October 2, 2018 Jeff Conner
Talk to a mobility professional today to learn how a stairlift may actually save you money over the short and long-term. Some ways that stairlifts can put money in your pocket is by creating an adaptive home that facilitates autonomy for those with physical limitations or mobility issues.
Been wondering if you can afford a stairlift for your home? The myth surrounding stairlifts is that they are cost-prohibitive for the ordinary consumer. Before you rule out these invaluable mobility aids with the capacity to change and improve everyday life, talk to the experts. You may find that the price of buying a stairlift from a reputable vendor in the area is far less costly than the repercussions of failing to install these devices and improve accessibility in your home.
Talk to a mobility professional to learn how a stairlift may actually save you money
When you think about the expenses that lack of access can cost you, a stairlift seems to be a pragmatic and prudent investment. A poorly-adapted home for someone with physical limitations or disabilities can cost their independence, autonomy, and quality of life. A better question to ask yourself is: Can I afford to live without a stairlift at this time.
A stairlift saves you money – and headaches – in the following ways:
The costs of remodeling and reconfiguring the home can be quite hefty. This might include converting to one-level living or adding rooms on the existing first floor to accommodate those with physical limitations. Installing ramps in and around the house is another expense that a lift may eliminate, depending on the layout of your current home.
Did you know that around one in four seniors aged 65 and older falls each year? It is estimated that the financial costs related to these fall-related injuries are expected to increase to over $67-billion dollars per year by 2020. Getting injured costs money out-of-pocket, whether you have insurance or not. The secondary costs of an injury could include isolation, depression, and loss of autonomy.
Lack of access to an upper or lower level of your living situation could cause you to be isolated, a real problem in times of emergency. Depending on where you live, storms and weather-related issues could make it difficult for you to evacuate or leave the premise. The costs of calling a caregiver or caretaker at these times could be prohibitive, or simply not feasible options.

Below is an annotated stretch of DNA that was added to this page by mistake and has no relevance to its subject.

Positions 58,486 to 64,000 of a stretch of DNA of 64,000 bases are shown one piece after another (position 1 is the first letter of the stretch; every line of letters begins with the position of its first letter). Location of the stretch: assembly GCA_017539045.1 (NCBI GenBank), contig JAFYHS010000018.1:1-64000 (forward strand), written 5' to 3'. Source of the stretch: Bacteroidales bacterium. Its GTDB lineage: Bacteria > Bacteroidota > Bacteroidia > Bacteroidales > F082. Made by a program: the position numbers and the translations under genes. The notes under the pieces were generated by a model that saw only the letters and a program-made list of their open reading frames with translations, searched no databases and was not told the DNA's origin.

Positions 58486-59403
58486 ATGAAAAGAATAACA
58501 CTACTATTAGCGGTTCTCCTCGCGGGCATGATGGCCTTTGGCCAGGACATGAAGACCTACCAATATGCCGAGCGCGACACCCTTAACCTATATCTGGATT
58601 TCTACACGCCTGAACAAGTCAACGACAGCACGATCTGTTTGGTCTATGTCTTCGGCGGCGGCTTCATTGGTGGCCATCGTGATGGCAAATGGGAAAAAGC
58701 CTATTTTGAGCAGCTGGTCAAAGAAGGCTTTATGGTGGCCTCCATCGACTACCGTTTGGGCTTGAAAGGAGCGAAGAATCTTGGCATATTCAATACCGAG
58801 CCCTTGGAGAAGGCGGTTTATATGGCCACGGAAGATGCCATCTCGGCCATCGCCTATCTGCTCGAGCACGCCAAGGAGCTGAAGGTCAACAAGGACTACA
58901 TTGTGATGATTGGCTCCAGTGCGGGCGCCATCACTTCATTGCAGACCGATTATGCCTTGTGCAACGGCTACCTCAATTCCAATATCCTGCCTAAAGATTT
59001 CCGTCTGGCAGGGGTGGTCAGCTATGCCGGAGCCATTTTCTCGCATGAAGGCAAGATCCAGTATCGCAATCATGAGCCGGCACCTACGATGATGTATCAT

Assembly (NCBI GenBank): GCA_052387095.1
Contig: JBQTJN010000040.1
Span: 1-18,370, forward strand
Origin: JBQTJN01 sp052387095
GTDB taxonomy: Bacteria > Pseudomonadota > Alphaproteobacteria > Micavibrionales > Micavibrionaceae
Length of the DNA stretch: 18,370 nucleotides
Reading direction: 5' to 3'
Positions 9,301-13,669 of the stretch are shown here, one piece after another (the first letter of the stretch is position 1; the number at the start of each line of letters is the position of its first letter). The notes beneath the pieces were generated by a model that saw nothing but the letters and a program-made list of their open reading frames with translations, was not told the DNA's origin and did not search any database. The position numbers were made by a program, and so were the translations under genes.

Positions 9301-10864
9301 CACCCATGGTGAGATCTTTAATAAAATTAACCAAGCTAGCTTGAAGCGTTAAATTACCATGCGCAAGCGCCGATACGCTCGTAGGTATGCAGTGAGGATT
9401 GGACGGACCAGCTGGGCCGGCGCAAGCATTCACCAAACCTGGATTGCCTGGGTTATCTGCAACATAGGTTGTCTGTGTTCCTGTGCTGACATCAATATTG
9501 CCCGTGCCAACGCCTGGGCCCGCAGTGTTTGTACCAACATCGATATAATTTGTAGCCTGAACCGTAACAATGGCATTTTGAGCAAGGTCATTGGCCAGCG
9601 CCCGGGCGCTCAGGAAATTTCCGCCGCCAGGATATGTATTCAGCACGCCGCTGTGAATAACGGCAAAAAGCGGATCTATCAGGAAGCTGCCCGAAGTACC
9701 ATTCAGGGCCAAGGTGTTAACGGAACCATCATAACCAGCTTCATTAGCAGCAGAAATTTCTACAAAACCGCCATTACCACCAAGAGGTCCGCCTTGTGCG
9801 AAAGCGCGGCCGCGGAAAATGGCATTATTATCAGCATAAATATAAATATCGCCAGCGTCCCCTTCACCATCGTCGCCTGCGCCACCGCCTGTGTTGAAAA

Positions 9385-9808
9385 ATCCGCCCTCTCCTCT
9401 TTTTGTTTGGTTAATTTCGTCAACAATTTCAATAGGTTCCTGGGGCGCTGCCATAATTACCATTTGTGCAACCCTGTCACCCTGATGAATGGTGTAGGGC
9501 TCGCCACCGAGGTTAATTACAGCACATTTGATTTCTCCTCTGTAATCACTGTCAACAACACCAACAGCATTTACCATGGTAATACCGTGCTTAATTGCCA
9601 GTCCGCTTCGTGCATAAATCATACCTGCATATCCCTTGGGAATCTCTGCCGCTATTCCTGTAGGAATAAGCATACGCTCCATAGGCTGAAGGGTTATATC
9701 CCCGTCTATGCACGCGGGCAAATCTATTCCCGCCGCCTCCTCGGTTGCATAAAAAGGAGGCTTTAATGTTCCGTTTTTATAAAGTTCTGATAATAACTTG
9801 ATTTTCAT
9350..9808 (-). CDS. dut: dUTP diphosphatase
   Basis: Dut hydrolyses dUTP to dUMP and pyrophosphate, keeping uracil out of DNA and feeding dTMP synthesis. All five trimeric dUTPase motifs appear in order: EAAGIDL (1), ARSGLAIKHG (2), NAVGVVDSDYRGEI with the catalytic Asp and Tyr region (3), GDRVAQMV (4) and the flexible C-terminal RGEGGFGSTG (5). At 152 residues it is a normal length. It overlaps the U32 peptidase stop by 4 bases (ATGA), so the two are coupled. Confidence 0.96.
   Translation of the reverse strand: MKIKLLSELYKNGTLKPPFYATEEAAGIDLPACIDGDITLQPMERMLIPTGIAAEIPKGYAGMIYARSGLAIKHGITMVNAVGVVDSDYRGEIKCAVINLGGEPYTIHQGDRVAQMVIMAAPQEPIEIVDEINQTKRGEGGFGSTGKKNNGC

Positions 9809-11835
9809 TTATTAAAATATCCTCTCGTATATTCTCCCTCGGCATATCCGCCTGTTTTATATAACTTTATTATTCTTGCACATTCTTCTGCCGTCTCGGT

Don’t forget about the potential moving costs of having to move to a more-adaptive, handicap-accessible residence. The costs of these types of life changes exceed dollars and extend to adjusting to a new home, leaving old friends or neighbors, and possible parting with pets. A stairlift can make the difference in maintaining independence and staying in a cherished family home or beloved living situation and living the life that you want on your terms.
Speaking of moving, adapting to a new community is a major life transition that could be difficult for many to adjust to. Part of this is leaving what is familiar and comfortable, which can be daunting, even frightening. Moving even a few miles away could impact seeing family, friends, or engaging in activities that were convenient in your previous home. Think about these consequences of failing to make your current home accessible.
Call for a comprehensive needs assessment today
Still considering if a stairlift is right for your home? The most important first step is to contact a mobility aids expert in the area for a thorough needs assessment. This will point toward the best device, equipment, and options for your needs, limitations, and living situation. Don’t delay; there is no obligation associated with having an evaluation and checking out how a stairlift would make everyday living easier and more accessible.
Consider customer, consumer, and client perspectives when shopping
There are a lot of merchants that will sell you a stairlift, but make sure that you only work with reputable, qualified mobility experts. Be wary of any vendor that wants to sell you a stairlift without assessing, evaluating, and considering your distinct needs and preferences. Also, be careful when looking at used devices; these could lack the warranty and support after the sale, which is so important with mobility equipment. Look for a seller that offers support, service, and installation, and make sure that they offer these options before signing a contract or agreeing to a sale.
When it comes to mobility aids and devices in California, consumers look to Pacific Mobility for insight, expertise, and professionalism to install, service, and support the products that they carry. For decades this merchant has been supplying residents with stairlifts and a whole range of mobility products to make everyday living easier and more enjoyable. Reach out for your consultation today!
President, Husband, Father, Grandfather Graduate of UC Davis- Bio Sci Major- Go Aggies! Jeff has extensive experience in all of Pacific Mobility’s products and services, and specializes in accessibility products as well as stair lifts, ceiling lifts and custom wheel chairs. His hobbies include spending time with family, gardening, mountain biking, exercising and off road motorcycle riding.
- 24 years as Owner/President of Pacific Mobility Center – selling, installing, and servicing stairlifts, porch lifts, ceiling lifts, pool lifts, handicap ramping, specialty wheelchairs, scooters, power wheel chairs, and other power mobility devices
- Certified Environmental Access Consultant since 2008
- Licensed General Contractor since 1998
- Certified Aging in Place Specialist since 2016
- Board Member for Home Access Professionals
- Member of Association of Members of the Accessibility Equipment Industry (AEMA)